I recently ran into an overview of a 2011 look at Phoenix as the “world’s least sustainable city”:
Phoenix, Arizona is one of America’s fastest growing metropolitan regions. It is also its least sustainable one, sprawling over a thousand square miles, with a population of four and a half million, minimal rainfall, scorching heat, and an insatiable appetite for unrestrained growth and unrestricted property rights.
In Bird on Fire, eminent social and cultural analyst Andrew Ross focuses on the prospects for sustainability in Phoenix–a city in the bull’s eye of global warming–and also the obstacles that stand in the way. Most authors writing on sustainable cities look at places like Portland, Seattle, and New York that have excellent public transit systems and relatively high density. But Ross contends that if we can’t change the game in fast-growing, low-density cities like Phoenix, the whole movement has a major problem. Drawing on interviews with 200 influential residents–from state legislators, urban planners, developers, and green business advocates to civil rights champions, energy lobbyists, solar entrepreneurs, and community activists–Ross argues that if Phoenix is ever to become sustainable, it will occur more through political and social change than through technological fixes. Ross explains how Arizona’s increasingly xenophobic immigration laws, science-denying legislature, and growth-at-all-costs business ethic have perpetuated social injustice and environmental degradation. But he also highlights the positive changes happening in Phoenix, in particular the Gila River Indian Community’s successful struggle to win back its water rights, potentially shifting resources away from new housing developments to producing healthy local food for the people of the Phoenix Basin. Ross argues that this victory may serve as a new model for how green democracy can work, redressing the claims of those who have been aggrieved in a way that creates long-term benefits for all.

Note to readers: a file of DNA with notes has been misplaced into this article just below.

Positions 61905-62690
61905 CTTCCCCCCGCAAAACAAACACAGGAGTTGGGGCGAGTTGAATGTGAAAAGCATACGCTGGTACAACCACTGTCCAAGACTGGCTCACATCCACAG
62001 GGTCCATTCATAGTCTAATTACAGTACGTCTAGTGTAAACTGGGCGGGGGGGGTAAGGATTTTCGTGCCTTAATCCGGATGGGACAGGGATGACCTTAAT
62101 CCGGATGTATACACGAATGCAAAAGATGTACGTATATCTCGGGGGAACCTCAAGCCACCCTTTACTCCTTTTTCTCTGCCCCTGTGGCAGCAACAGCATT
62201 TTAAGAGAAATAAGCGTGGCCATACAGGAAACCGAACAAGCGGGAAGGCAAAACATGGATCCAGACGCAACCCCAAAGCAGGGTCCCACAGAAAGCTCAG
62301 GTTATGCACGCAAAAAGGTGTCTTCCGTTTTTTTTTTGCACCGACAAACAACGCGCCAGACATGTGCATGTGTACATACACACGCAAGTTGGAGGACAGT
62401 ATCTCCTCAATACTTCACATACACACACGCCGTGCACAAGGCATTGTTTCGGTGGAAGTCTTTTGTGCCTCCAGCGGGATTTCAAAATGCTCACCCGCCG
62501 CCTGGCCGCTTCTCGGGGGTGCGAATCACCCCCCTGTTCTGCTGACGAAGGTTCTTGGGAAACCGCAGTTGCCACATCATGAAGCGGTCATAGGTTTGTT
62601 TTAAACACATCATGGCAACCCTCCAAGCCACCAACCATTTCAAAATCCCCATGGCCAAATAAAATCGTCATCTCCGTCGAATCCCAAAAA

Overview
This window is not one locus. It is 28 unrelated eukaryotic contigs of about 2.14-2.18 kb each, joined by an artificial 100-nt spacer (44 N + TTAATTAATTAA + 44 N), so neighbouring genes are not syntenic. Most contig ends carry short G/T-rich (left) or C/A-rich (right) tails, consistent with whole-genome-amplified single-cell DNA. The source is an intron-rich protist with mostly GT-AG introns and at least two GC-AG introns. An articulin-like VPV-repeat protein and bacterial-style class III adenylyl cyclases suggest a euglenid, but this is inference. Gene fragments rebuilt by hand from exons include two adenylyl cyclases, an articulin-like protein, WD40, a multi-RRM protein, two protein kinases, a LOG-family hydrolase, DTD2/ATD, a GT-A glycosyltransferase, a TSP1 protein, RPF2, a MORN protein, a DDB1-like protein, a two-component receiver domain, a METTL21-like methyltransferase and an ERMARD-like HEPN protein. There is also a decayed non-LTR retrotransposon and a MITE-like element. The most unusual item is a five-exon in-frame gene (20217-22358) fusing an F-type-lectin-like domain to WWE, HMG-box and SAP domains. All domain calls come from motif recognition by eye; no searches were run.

Since the population of the United States has shifted in recent decades to Sunbelt cities like Phoenix, tackling sustainability in these more sprawling and hot places seems like it is important. I wonder how much this sustainability push would require curbing sprawl and if there are some critics who would argue places like Phoenix (or even the metropolitan regions of cities like Chicago and New York) can’t really be sustainable unless they severely limit sprawl.
In two trips to Las Vegas in recent years, I was struck each time by the landscape when flying into the city. I always enjoy seeing cities from above but Las Vegas (and presumably Phoenix as well) shows stark contrasts between deserts which suddenly turn into subdivisions, lawns, golf courses, and then opulent casinos. It is a quick reminder that some of these Sunbelt cities are carved out of the desert and this requires a lot of resources to maintain and expand.